The fifth C: Beyond color, clarity, cut, and carats, engagement ring shopping together is ultimately about the fifth C–commitment. If you’re at the this stage, then hopefully you’ve already discussed what marriage means after the wedding is done. Still, there may be more commitment conversations that come up, as shopping for the engagement ring has a funny way of leading to issues you’ll be confronted with during your marriage (think, values, finances, the decision-making process, etc.)

How to Pair Up for the Proposal Piece?

Despite all the great benefits, for some, shopping for the engagement ring together removes the one bit of nostalgia for which most soon-to-be engaged couples yearn–that is, the exciting and romantic element of surprise. If that’s your concern, put it aside as there are plenty of ways to keep her on her toes while shopping for something to put on her finger. Because when it comes to combining traditions of the past with the modern conveniences of the present, engagement ring shopping together proves you can have your something old and something new before the wedding day even arrives.

Make a date at the jewelry counter: Instead of just casually dropping by a jewelry store, build up the experience so it’s a little more special. “We picked Valentine’s Day to shop, which is basically, National Getting Engaged Day,” says Nora S. of St. Louis. Missouri. “I tried on one ring that I thought I’d like–but did not like it all–then tried on one [my then-boyfriend] Alex picked, which was perfect, and I fell in love with it immediately. We tried on a couple more things, but I kept going back to that second ring, and realized I was sold.

Pin down options: Technology is a great way to narrow down the engagement ring shopping options without her knowing too much about what the end style may be. The 2017 Jewelry & Engagement Study reported Pinterest as a big factor for brides, with 62 percent finding inspo there, while only 23 percent of grooms were taking advantage of this influential resource. Change that by creating a shared board on Pinterest that both of you can view. Build the board together for a 50/50 collaboration, or let her click the way to the ring she wants, pinning pictures of drool-worthy bling.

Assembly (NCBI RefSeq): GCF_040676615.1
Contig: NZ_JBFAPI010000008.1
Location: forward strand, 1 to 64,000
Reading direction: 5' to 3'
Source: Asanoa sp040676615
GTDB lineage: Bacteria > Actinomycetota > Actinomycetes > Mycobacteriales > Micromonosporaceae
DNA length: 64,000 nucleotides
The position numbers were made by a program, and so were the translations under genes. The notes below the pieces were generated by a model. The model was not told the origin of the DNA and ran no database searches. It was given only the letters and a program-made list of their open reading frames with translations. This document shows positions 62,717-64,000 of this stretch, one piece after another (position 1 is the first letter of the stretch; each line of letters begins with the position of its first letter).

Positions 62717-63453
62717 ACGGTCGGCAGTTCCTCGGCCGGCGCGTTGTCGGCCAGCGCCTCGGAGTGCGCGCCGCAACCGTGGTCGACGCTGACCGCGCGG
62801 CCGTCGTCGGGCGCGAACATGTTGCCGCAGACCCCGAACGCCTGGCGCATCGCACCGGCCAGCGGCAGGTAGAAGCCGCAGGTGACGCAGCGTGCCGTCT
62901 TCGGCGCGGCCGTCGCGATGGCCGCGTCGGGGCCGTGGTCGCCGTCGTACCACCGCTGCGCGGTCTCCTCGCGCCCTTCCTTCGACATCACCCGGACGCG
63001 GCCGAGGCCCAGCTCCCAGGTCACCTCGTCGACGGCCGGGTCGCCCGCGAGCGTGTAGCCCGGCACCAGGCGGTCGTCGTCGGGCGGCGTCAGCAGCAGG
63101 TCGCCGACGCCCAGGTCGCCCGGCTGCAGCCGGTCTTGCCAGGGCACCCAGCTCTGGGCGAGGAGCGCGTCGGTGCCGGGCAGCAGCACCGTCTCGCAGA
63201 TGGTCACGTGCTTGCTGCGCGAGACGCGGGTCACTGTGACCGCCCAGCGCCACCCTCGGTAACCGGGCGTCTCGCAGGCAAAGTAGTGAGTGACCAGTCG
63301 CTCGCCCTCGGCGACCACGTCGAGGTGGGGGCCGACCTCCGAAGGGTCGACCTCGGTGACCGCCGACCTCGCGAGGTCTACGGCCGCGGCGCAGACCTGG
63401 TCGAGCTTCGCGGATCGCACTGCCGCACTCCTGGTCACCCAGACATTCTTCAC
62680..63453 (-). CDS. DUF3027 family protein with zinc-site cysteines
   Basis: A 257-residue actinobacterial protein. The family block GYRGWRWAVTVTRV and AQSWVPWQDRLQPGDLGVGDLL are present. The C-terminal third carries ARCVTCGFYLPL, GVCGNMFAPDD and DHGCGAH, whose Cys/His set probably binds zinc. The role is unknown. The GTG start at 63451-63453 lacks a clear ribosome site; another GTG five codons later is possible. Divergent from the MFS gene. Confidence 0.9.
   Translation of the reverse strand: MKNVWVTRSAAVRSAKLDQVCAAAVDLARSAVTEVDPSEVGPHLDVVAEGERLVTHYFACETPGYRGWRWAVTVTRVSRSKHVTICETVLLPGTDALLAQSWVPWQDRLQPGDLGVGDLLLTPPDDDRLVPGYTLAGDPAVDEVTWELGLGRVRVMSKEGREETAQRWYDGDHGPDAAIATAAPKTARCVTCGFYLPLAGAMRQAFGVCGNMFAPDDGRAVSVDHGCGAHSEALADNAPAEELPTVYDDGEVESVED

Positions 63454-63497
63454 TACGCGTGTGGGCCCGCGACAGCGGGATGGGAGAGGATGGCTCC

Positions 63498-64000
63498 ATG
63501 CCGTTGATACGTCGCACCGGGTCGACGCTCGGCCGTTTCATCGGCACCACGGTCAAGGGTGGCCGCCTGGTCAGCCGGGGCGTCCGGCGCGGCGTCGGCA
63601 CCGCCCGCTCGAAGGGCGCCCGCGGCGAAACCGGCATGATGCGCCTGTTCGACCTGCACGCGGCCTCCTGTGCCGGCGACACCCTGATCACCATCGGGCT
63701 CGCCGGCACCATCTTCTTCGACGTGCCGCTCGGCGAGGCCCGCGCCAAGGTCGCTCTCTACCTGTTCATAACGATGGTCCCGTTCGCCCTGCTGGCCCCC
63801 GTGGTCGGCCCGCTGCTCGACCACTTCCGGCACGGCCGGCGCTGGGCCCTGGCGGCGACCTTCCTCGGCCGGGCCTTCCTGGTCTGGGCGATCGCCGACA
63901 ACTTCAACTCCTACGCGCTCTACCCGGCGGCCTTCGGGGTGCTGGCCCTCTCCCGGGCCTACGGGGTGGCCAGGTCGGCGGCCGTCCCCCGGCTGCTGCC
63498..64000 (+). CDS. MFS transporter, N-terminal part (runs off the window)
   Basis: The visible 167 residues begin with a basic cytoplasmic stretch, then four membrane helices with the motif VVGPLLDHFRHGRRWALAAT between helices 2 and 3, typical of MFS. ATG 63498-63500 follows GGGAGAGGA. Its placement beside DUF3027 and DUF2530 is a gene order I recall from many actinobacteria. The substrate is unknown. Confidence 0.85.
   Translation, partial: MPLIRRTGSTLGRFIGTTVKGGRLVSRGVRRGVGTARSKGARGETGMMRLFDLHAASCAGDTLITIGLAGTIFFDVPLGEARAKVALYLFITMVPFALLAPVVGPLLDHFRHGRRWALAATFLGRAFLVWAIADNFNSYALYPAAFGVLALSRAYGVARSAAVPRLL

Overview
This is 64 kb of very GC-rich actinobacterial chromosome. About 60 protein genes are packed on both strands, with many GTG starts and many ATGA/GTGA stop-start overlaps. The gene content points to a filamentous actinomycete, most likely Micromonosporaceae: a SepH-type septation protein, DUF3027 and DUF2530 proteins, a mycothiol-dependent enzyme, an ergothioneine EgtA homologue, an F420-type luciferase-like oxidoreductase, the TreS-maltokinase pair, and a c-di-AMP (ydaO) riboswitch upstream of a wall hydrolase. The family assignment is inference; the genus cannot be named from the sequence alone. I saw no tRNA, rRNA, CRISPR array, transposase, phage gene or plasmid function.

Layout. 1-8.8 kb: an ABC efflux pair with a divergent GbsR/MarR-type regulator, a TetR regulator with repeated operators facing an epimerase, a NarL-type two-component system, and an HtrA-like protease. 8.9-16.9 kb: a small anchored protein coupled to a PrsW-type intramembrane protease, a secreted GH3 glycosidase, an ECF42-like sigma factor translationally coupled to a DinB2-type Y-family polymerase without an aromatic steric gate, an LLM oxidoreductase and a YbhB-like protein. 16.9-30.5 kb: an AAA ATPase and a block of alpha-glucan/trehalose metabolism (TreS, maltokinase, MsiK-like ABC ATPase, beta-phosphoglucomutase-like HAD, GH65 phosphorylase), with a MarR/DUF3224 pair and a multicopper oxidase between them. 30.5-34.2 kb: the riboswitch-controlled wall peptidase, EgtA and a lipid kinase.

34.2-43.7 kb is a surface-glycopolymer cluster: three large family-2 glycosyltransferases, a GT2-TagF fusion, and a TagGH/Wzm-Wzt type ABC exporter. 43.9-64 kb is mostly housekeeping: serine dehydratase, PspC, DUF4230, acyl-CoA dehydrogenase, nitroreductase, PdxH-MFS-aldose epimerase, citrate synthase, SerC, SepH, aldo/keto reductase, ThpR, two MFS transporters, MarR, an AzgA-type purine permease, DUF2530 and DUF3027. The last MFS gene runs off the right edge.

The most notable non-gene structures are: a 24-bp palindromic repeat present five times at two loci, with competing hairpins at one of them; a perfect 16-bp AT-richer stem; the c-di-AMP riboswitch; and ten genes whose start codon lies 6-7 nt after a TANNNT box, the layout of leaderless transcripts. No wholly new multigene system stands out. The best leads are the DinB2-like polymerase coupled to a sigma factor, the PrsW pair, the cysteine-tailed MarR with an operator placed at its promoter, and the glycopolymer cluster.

Talk about it: Who needs technology when a face-to-face conversation can open the lines of communication to lead to a ring that’s just right.

“My husband and I dated for seven years before we got engaged, so he was no stranger to wedding talk,” says Patrice S. of her then-boyfriend Josh. “I was always showing him rings and wedding ideas that I liked, and we would have pretty frank conversations about it. I showed him all kinds of rings that I liked but he usually came back to the classic round solitaire. Every time we talked about it though, I made sure to tell him that I wanted him to pick whatever he liked best!”

Depend on friends: You wouldn’t hesitate to ask a friend for a recommendation for a good mechanic or a great vacation spot, so why avoid the topic when it comes to engagement rings? Sixty-one percent of brides and grooms from The Knot study said friends and family were the most influential when it came to choosing a local retailer. If your squad is filled with recently engaged couples and newlyweds, invite them into the engagement ring shopping conversation. That doesn’t mean you have to buy what they like or spend as much as they did. However, hindsight is often 20/20, and they may have some tips they learned along the way that can help the two of you buy the right ring together with less stress and at a better price.

There’s an app for that: If you plan to do your engagement ring shopping online, look for retailers who let you put a ring on it virtually. Apps like this mean she can try on rings from the comfort of her own couch. Have a current long-distance relationship? Shopping in person may be tricky, but a virtual try-on app may be the next best option when ring shopping together.

Special Thanks

Carrie Anton | 
Writer